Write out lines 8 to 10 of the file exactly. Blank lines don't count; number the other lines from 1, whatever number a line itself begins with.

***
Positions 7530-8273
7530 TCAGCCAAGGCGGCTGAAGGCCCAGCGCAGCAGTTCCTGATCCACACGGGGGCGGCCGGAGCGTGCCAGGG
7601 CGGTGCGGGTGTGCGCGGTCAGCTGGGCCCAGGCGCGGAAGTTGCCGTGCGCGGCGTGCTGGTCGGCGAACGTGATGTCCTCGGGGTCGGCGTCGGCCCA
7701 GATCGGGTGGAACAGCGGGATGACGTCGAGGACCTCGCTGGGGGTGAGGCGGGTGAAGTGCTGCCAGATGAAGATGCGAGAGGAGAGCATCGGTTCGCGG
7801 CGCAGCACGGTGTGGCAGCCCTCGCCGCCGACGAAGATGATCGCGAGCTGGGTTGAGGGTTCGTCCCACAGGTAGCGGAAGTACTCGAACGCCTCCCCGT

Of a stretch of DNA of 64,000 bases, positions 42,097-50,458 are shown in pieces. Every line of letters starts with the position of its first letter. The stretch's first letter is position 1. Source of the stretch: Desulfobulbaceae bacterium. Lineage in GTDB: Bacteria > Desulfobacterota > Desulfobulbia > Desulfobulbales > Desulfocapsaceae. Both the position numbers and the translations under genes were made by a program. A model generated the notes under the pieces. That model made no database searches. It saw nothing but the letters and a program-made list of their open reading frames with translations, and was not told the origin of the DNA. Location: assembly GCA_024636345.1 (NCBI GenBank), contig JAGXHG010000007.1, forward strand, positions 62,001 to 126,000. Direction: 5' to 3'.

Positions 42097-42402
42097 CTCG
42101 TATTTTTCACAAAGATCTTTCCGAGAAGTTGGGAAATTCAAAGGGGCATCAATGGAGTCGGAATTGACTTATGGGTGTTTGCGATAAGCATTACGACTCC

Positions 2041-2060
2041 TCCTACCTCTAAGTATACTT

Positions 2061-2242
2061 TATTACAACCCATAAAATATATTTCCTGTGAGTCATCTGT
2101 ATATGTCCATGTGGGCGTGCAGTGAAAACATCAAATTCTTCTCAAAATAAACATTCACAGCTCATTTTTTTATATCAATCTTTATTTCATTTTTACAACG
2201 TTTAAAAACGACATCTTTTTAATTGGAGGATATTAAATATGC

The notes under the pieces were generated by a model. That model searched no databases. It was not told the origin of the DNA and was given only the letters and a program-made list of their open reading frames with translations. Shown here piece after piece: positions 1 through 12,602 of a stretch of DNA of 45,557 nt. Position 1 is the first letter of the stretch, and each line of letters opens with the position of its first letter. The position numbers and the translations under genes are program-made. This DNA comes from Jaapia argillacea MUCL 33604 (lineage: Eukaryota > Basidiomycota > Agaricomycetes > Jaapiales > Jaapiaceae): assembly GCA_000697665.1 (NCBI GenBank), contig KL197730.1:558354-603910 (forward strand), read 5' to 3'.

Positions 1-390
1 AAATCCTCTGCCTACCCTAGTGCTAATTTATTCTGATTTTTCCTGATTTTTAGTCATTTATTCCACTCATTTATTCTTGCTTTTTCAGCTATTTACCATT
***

42097 CTCG
42101 TATTTTTCACAAAGATCTTTCCGAGAAGTTGGGAAATTCAAAGGGGCATCAATGGAGTCGGAATTGACTTATGGGTGTTTGCGATAAGCATTACGACTCC

Positions 2041-2060